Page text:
« Reply #36 on: September 04, 2005, 12:15:47 am »

Regarding cash payments, I have been living a cash-based life for many years and even in today's stifled surveillance environment, I find that cash still does wonders to motivate people to do business with me. Sadly, the primary reason for that motivation is that most people are fed up with customers delaying their payments or not paying at all. To receive cash is "too good to be true" to many people these days.

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Re avoiding taxes in a legal and mole-ish way ... I've always wondered why more people don't choose to live in a no-income-tax state and shop across the border in a no-sales-tax state.

There are several of these combos: Wyoming/Montana and Washington/Oregon come to mind.
For that reason (among many reasons) I seriously have thought about relocating, but I haven't got a clue how to sell my property without a %$#@ bank account, which I don't have and don't want. I don't know how to move---and more importantly, hide---that kind of money without a bank account. I'm open to suggestions!
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RagnarDanneskjold

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Re: Paying Taxes
« Reply #37 on: September 04, 2005, 03:43:32 am »

Re avoiding taxes in a legal and mole-ish way ... I've always wondered why more people don't choose to live in a no-income-tax state and shop across the border in a no-sales-tax state.

There are several of these combos: Wyoming/Montana and Washington/Oregon come to mind.

That's wild. That came up in conversation last Monday morning (the only time I see "other people") at work. People were asking how to pay less in taxes and I mentioned the Wyoming/Montana concept. Now, if I could only remember which has which tax, I'd be more than a dearth of information.
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Bill St. Clair

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Re: Paying Taxes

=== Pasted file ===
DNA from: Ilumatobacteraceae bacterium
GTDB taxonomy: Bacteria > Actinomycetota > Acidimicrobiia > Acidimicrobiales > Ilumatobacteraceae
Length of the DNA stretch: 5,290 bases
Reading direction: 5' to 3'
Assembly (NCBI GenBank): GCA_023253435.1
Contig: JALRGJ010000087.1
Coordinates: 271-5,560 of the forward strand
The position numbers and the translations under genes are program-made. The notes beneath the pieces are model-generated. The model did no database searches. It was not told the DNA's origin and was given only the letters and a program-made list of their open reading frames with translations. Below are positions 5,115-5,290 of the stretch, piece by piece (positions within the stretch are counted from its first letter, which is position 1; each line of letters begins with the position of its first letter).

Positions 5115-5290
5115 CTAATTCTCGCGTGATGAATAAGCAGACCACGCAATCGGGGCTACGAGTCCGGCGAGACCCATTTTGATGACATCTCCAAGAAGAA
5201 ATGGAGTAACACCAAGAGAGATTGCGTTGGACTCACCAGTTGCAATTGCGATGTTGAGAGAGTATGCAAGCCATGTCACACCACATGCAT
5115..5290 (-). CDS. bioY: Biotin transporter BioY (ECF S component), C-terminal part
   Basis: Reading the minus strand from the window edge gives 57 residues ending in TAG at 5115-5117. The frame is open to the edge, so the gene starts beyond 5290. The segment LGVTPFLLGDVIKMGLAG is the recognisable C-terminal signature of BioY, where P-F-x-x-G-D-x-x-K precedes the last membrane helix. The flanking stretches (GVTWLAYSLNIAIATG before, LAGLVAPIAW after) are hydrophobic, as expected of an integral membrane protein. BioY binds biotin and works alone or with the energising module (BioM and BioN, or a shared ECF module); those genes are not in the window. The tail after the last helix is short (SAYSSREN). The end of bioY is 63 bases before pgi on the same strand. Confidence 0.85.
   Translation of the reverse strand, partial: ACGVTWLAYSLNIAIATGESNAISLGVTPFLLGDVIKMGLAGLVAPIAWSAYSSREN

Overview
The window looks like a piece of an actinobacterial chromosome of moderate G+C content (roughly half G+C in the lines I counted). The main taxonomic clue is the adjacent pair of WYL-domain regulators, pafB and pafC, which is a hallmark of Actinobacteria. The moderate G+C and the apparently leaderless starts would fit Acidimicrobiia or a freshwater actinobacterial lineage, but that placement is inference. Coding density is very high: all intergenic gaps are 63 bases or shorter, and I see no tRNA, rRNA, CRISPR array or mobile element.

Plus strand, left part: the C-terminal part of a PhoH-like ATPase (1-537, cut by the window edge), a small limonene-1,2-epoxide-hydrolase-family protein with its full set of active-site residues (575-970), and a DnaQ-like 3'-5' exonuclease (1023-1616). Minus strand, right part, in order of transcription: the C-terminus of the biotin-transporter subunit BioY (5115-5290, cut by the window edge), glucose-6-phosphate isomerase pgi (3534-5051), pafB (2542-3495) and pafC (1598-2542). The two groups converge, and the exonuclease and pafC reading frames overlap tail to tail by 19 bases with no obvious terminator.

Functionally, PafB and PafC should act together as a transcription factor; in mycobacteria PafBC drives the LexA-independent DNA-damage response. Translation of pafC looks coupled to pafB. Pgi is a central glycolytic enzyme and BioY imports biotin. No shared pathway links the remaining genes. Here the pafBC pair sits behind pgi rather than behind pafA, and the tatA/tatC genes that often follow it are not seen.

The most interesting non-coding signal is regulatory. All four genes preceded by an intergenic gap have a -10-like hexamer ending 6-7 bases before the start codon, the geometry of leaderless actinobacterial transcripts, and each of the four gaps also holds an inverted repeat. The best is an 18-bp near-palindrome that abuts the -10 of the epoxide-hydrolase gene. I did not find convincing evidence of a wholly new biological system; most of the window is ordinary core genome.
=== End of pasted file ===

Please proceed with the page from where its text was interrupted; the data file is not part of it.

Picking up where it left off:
« Reply #38 on: September 04, 2005, 04:50:15 am »

That's wild. That came up in conversation last Monday morning (the only time I see "other people") at work. People were asking how to pay less in taxes and I mentioned the Wyoming/Montana concept. Now, if I could only remember which has which tax, I'd be more than a dearth of information.

Wyoming has no income tax and a 3% sales tax (last time I looked).
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Junker

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Re: Paying Taxes
« Reply #39 on: September 04, 2005, 07:27:52 am »

I don't know how to move---and more importantly, hide---that kind of money without a bank account. I'm open to suggestions!

Traditionally, gold. 10 avoirdupois lbs. = ~$70,000. Possibly have the FRNs transferred to your gold acct rather than a bank acct (thus converting simultaneously to gold) and have the gold delivered. Cost, anonymity, etc. all depend on which gold company you choose. And that is a research project in itself. Off hand, I'd look at Kitco-- non-bank, Canadian.
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Shevek

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Re: Paying Taxes
« Reply #40 on: September 04, 2005, 06:26:18 pm »

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Traditionally, gold. 10 avoirdupois lbs. = ~$70,000. Possibly have the FRNs transferred to your gold acct rather than a bank acct (thus converting simultaneously to gold) and have the gold delivered.
Interesting idea.

Are you implying that I could take a personal bank check for, say, $225,000, and deposit that check directly into a gold account? And there would be no paper trail? I did not mention in my previous post, but I have specific reasons for needing no paper trail (I need to let certain sleeping dogs remain sleeping---.)